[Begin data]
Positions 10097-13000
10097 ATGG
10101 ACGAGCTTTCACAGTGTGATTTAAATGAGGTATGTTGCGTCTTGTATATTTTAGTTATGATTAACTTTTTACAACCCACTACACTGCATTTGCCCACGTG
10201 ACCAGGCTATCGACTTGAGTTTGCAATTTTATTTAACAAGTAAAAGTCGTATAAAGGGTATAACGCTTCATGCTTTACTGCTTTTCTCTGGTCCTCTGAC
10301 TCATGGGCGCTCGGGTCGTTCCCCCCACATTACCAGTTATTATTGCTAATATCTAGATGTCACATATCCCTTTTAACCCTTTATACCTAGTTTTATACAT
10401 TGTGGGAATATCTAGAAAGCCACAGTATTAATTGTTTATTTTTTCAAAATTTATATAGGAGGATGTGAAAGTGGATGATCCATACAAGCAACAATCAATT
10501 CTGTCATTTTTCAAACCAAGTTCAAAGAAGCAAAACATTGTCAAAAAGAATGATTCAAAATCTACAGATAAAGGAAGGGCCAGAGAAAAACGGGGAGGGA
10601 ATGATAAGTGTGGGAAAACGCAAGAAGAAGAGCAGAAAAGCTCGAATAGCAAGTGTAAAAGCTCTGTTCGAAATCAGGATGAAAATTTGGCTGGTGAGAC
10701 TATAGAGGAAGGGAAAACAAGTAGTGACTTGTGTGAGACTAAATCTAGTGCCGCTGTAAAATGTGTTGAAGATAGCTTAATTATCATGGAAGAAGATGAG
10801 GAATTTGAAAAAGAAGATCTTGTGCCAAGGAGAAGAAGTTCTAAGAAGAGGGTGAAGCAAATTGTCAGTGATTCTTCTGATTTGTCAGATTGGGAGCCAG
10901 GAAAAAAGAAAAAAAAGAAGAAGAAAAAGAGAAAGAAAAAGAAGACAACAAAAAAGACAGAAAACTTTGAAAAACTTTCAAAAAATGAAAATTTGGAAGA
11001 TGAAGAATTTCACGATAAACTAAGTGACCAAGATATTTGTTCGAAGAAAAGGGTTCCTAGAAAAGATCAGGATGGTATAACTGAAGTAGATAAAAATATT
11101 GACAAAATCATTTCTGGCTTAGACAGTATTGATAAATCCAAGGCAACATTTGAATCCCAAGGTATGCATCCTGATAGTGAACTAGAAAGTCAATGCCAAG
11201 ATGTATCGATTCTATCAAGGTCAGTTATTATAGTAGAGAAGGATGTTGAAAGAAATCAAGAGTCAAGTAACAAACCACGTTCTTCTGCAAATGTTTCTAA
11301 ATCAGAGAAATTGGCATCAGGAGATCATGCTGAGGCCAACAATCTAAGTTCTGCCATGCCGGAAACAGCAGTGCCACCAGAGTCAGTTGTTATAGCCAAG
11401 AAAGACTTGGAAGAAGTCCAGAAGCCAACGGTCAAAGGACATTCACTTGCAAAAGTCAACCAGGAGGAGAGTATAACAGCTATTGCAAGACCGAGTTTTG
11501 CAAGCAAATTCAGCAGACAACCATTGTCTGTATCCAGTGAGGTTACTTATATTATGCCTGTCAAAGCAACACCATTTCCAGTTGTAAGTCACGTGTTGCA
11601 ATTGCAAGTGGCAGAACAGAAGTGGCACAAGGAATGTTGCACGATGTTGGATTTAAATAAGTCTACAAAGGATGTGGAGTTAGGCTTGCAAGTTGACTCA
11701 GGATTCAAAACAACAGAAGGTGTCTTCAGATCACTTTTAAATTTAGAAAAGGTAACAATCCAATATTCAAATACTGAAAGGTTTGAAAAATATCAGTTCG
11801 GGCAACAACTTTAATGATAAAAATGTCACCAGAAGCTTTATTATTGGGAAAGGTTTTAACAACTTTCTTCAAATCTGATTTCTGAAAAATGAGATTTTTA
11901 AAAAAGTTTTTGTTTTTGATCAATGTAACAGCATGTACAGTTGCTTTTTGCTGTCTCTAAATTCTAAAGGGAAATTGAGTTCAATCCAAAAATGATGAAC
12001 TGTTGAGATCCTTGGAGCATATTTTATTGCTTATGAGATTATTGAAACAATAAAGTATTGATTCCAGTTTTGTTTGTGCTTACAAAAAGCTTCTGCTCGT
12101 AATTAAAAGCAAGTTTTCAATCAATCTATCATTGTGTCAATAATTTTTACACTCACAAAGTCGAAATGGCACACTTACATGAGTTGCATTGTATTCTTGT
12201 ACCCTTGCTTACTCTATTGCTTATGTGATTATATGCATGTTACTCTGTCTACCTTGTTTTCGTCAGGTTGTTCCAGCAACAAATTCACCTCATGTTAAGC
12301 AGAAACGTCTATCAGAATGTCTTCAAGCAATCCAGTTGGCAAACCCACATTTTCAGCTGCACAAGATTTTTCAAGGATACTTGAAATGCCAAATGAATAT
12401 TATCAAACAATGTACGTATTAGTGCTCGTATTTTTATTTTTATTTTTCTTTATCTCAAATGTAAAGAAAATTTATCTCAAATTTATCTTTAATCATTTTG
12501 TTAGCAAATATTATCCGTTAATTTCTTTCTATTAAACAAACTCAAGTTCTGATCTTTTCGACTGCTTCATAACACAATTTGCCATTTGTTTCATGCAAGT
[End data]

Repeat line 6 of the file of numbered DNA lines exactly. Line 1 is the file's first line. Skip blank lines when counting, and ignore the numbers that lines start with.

10401 TGTGGGAATATCTAGAAAGCCACAGTATTAATTGTTTATTTTTTCAAAATTTATATAGGAGGATGTGAAAGTGGATGATCCATACAAGCAACAATCAATT